BUFFALO — The signs that greeted the Bassmaster Elite Series pros at the NFTA Boat Harbor on Lake Erie before dawn offered a shade of foreshadowing. Wind from the north unfurled flags, corrugated the water's surface and sent a chorus of wire lines chiming against the masts of parked sailboats.
It was blowing hard and cold, and it didn't bode well for the fishing. High winds and rolling waves on Day One of the Empire Chase presented by Mahindra Tractors cracked boat hulls, overcame engines, swamped boats, prompted angler Preston Clark to void his day's catch by calling for a trailer to drive his boat back to the launch point, rocked anglers to motion sickness and in sum amounted to the most harrowing day of fishing on the tour this season.
If anything, the winds looked even worse on Friday morning, leaving BASS officials with three options: send 108 pros in bass boats onto the surly Great Lake; restrict them to fishing the day in the Niagara River; or concede Friday to the elements and live to fish another day.
"I wish if the wind was blowing, they just cancel it," said Gary Klein as he waited on the dock. Like most anglers, he didn't want to see the tournament head to the river. The trip would require hours of idling, and the use of a lock or two to reach 7 miles of fast-moving water that would confine anglers to fishing the banks.
Alton Jones, who practiced a day in the river in case of inclement weather, said he also hoped not to fish the river — but mostly because he wanted to go fish it while other anglers fought the lake.
"I really think the largemouth catches in the river will surprise people," he said. "You'll see some 15- to 18-pound sacks. And I hope I have one of them."
Further down the dock, anglers Rick Clunn, Steve Daniel and Kenyon Hill were discussing the possibility of a day on the river. "I'm with Kenyon," Clunn said. "If they have us fish the river, they should give us all tutus and have us go around in a circle." He contended that a day on the river would allow luck to determine the tournament.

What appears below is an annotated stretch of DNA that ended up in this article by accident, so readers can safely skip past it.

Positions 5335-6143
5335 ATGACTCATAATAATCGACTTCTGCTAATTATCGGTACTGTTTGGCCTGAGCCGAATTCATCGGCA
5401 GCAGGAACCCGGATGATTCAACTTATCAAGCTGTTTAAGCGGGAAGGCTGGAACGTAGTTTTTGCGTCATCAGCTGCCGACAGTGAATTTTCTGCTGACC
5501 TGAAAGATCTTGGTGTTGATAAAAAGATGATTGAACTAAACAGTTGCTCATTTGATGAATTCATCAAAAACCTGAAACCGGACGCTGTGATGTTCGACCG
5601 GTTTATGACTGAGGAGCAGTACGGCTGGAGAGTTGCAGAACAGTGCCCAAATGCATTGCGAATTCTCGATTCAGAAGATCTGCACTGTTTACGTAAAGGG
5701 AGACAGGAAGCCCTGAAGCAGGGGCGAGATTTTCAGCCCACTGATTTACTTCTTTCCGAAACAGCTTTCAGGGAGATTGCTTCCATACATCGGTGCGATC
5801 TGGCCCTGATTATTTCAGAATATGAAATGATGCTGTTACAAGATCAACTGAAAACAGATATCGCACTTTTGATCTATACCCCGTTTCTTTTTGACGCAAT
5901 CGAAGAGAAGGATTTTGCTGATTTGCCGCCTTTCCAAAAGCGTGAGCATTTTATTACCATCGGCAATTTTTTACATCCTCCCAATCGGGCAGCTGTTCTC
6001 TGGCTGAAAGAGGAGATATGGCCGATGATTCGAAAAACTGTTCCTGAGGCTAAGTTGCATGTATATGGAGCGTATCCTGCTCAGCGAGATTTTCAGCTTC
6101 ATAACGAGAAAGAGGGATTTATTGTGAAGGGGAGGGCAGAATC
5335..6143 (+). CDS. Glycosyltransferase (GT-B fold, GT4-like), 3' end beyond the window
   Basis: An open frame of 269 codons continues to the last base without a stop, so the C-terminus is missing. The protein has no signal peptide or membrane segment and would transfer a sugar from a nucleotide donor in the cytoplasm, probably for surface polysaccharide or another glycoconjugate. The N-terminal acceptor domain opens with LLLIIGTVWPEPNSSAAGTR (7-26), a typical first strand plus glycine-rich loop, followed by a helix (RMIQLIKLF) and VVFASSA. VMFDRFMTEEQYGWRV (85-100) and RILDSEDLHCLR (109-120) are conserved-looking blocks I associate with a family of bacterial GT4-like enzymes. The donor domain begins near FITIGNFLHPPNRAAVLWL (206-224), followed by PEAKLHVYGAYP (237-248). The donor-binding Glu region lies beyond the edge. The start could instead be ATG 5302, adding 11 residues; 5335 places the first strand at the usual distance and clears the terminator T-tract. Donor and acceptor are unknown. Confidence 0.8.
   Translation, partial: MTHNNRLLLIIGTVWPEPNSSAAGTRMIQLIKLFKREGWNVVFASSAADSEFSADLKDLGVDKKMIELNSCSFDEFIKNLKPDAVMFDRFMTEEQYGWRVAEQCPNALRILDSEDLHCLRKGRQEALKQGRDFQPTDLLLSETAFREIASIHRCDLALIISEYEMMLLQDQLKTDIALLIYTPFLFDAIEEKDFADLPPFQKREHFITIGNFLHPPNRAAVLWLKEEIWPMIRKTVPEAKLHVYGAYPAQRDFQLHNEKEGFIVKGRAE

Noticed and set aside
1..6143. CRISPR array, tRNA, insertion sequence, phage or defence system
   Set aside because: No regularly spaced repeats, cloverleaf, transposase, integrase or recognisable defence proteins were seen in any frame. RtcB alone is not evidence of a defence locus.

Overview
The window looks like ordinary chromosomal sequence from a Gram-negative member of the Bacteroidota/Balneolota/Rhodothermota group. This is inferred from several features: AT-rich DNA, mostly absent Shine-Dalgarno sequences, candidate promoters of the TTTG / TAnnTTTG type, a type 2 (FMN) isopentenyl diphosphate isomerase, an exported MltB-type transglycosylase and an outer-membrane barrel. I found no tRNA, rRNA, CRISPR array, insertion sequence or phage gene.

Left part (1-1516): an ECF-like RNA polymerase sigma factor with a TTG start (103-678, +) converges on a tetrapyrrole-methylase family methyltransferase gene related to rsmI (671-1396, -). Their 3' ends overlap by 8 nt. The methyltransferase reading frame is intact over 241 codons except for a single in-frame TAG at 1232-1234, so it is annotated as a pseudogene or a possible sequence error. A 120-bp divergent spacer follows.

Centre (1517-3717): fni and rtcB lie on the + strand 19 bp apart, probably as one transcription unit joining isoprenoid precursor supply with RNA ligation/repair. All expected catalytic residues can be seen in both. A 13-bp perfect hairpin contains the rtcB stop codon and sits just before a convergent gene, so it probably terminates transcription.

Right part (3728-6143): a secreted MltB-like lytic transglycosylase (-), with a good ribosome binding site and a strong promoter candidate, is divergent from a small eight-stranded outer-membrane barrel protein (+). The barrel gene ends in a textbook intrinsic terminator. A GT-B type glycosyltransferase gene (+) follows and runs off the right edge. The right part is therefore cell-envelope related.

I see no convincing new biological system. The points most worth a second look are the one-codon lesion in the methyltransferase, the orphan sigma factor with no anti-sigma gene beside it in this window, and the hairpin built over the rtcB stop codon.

Hill said that if they were stuck on the river, he intended to announce on a bullhorn that everybody take a break together mid-day. "I hear there's a bar along the river that serves a really good lunch," he said.
Mark Tyler worried that as a boat in an early flight, he would lose ground to anglers who had extra time to change out their rods and lures (as he would, from 8-pound test and dropshots to flipping sticks and spinnerbaits). "That current rips," he said of the river. "It's like a float trip out there."
Finally, a few minutes before the anglers would have launched, tournament director Trip Weldon came on the loudspeaker and explained, with utmost judiciousness, that with 25 mph winds forecast and a small craft advisory in effect, the day would be canceled, and if it were as nasty again Saturday that they'd fish the river. "I hope you respect our decision," he said. Anglers clapped and cheered.
"Wonderful!" exclaimed Kotaro Kiriyama. "Let's go home."
Weldon explained that the strength of the wind and its predicted direction — from the west, lengthwise along the 240-mile lake — led him to the decision. "Anything with a 'w' in it here makes you stand up and take notice," he said.
"Could have fished the river today, but the majority of them said that was a bad call," Weldon said. "We've had a lot of feedback and we just try to make the best decision we can. It's not going to please everybody, obviously."
Jones, for one, was a bit taken aback, having practiced the river and found it stocked with largemouth. Another unhappy with the decision was Jon Bondy, who contended that if BASS officials weren't going to consider the river the first backup option, they should have made that clear before the tournament, so anglers wouldn't waste time practicing there. "These guys didn't practice there," he said of the field. "That's why they don't want to fish there.
"It's not fair for the local guys who have spent time in that river. There's plenty of water, plenty of fish to be caught. Most of the pros disagree with me, but I don't care."
One of those who disagreed was actually a local, Paul Hirosky, who caught 21 pounds, 11 ounces to take the Day One tournament lead, but did so with waves sloshing over the back of the boat and wondering whether he might sink. He's been scared for his person three times on Lake Erie, he said, and Thursday was one of them.
"Yesterday wasn't the worst that it gets," he said. "Nobody needs to be a hero. If one person gets hurt, it would be the wrong decision to go out."
Said angler John Crews: "I like that decision more than fishing the river. The only thing I lose is the $6 I paid for the ramp fee."
Even Hill seemed pleased with the decision, even if he didn't get to carry out his river meal plan. "For lunch I'll probably have z's," he said.